Jürgen Gross has been using ambient mass spectrometry to look at the presence of polydimethylsiloxanes (PDMS) in food prepared in silicone rubber objects and on baking parchment. He shows that PDMS migrates into the food, something perhaps we should think about if in the mood for some baking!
Stanislav Strekopytov tells us about “The use of inductively coupled plasma mass spectrometry to quantify chemical hazards in natural history collections: arsenic and mercury in taxidermy bird specimens”. It is quite shocking to learn about the use of poisons to preserve taxidermy specimens in the past. Nowadays it is essential that the dangers from such specimens are known before they can be handled by museum staff and particularly if they might be touched by visitors. ICP-MS analysis provides fully quantitative information on bulk contents of toxic elements in taxidermy specimens and so is well suited to this task.
Mark Tobin and colleagues describe “Fourier transform infrared spectroscopy and imaging of dragonfly, damselfly and cicada wing membranes”. Insects and plants have evolved highly specialised surfaces such as being highly water repellent or superhydrophobic, which also confers self cleaning properties. This is of interest to materials scientists to help in the development of manufactured materials with similar properties. High spatial resolution FT-IR spectroscopy and imaging provide useful information about the complex chemical patterning that contributes to this functionality.
The authors describe “Infrared mapping spectroscopic ellipsometry”. Recent developments in fundamental and materials research have increased the value of mapping techniques such as ellipsometry. IR ellipsometry, since it operates in the mid-IR fingerprint region, provides complementary information on composition, structural properties and interactions
In situ spectroscopic methods such as infrared, Raman and UV/vis spectroscopy are powerful tools to gain insight into reaction mechanisms and catalyst actions in homogeneously catalysed reactions. These methods and combinations of them offer great potential for the real-time monitoring of reactions in the liquid phase, for mechanistic studies as well as process control and kinetics.
Research is under way as to the possibility of using high-precision isotopic analysis of metals in a biomedical context. The goal is to develop methods for medical diagnosis on the basis of isotopic analysis of mineral elements in biofluids, for diseases that can otherwise only be established at a later stage or via a more invasive method (e.g., a biopsy) and/or for prognosis purposes. Whilst this work is in a very early stage, it is known that various diseases have an influence on the uptake, metabolism and/or excretion of essential mineral elements and thus, can cause a difference in their isotopic composition in biofluids.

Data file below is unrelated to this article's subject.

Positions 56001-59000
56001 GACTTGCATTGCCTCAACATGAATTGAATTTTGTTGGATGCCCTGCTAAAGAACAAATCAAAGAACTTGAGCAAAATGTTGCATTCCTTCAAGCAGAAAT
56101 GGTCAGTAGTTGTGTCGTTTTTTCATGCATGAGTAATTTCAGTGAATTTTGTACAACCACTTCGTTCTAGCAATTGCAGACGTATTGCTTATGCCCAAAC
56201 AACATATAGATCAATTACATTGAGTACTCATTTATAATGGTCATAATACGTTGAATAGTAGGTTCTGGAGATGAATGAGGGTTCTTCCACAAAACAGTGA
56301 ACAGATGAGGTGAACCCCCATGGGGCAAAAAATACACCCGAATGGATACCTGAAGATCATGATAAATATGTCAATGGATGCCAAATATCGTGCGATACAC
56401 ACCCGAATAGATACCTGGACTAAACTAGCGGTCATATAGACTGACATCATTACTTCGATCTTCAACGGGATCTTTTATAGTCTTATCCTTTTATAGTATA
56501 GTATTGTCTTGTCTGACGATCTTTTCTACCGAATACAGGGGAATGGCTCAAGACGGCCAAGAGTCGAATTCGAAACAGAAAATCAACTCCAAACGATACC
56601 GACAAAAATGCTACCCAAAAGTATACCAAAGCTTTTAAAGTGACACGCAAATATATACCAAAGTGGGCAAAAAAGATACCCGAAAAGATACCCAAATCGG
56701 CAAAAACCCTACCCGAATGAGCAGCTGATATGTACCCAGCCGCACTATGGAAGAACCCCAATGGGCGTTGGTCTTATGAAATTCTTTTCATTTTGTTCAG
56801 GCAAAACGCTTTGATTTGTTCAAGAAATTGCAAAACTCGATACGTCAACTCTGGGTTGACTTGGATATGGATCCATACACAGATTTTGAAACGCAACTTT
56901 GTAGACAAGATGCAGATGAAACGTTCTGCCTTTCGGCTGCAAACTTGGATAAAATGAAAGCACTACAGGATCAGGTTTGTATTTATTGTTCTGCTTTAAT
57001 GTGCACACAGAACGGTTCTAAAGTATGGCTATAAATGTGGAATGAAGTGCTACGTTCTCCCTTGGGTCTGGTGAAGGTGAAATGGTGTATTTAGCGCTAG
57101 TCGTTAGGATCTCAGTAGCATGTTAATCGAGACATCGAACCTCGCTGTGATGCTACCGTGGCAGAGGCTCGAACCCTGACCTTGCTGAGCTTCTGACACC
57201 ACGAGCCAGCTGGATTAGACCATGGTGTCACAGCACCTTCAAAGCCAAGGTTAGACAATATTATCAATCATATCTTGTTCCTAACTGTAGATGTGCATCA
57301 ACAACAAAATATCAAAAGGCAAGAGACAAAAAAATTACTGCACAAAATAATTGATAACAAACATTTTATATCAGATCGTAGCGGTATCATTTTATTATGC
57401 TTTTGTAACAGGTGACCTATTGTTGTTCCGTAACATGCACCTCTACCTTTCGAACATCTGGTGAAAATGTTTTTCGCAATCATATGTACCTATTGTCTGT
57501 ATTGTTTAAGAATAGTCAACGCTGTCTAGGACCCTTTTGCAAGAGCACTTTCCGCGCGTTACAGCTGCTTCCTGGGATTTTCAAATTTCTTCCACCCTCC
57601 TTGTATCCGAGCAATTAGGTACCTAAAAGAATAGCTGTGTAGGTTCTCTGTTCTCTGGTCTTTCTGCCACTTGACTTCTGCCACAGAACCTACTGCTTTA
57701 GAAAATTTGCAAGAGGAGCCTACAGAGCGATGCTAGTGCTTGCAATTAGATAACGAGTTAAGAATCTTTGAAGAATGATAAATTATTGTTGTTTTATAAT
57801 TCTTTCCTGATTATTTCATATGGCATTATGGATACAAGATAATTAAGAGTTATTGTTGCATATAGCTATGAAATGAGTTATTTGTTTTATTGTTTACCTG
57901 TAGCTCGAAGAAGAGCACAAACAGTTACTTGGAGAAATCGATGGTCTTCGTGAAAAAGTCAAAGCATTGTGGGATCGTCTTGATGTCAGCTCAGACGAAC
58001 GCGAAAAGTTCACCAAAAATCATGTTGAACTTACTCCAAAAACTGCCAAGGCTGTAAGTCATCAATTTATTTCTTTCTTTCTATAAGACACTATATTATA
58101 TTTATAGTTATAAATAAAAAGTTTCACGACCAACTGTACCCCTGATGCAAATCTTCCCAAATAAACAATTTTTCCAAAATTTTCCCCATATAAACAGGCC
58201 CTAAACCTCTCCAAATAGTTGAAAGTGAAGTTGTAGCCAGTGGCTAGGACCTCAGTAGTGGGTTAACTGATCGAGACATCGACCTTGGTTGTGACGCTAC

“In vivo Raman spectroscopy of skin” is Paul Pudney’s topic. The skin is a most important part of our bodies. There is great interest in studying it to help understand the many skin diseases we are prone to, including cancer, to develop skin care products and, increasingly, as an alternative route to administer pharmaceuticals instead of through the gut. Raman spectroscopy is an excellent tool to study these, and has particular advantages in its ability to do so in vivo.
Christian Schröder tells us about “Mössbauer spectroscopy in astrobiology”. Iron is abundant in the Earth’s crust, as well as on Mars and is likely to be so also on Jupiter’s moon, Europa. Iron is important for life and may have played a role in the origin of life as an energy source and by providing mineral surfaces as a template for surface metabolism. Iron continues to be essential for almost all organisms as the functional centre of many proteins and enzymes. Mössbauer spectroscopy is a powerful tool to study iron-bearing solid substances and as such has applications in the search for life in other parts of our Solar System.
Sampling on important works of art is not possible and this is the main reason why only non-invasive techniques, such as MSI, are becoming increasingly popular to assist with undertaking conservation decisions.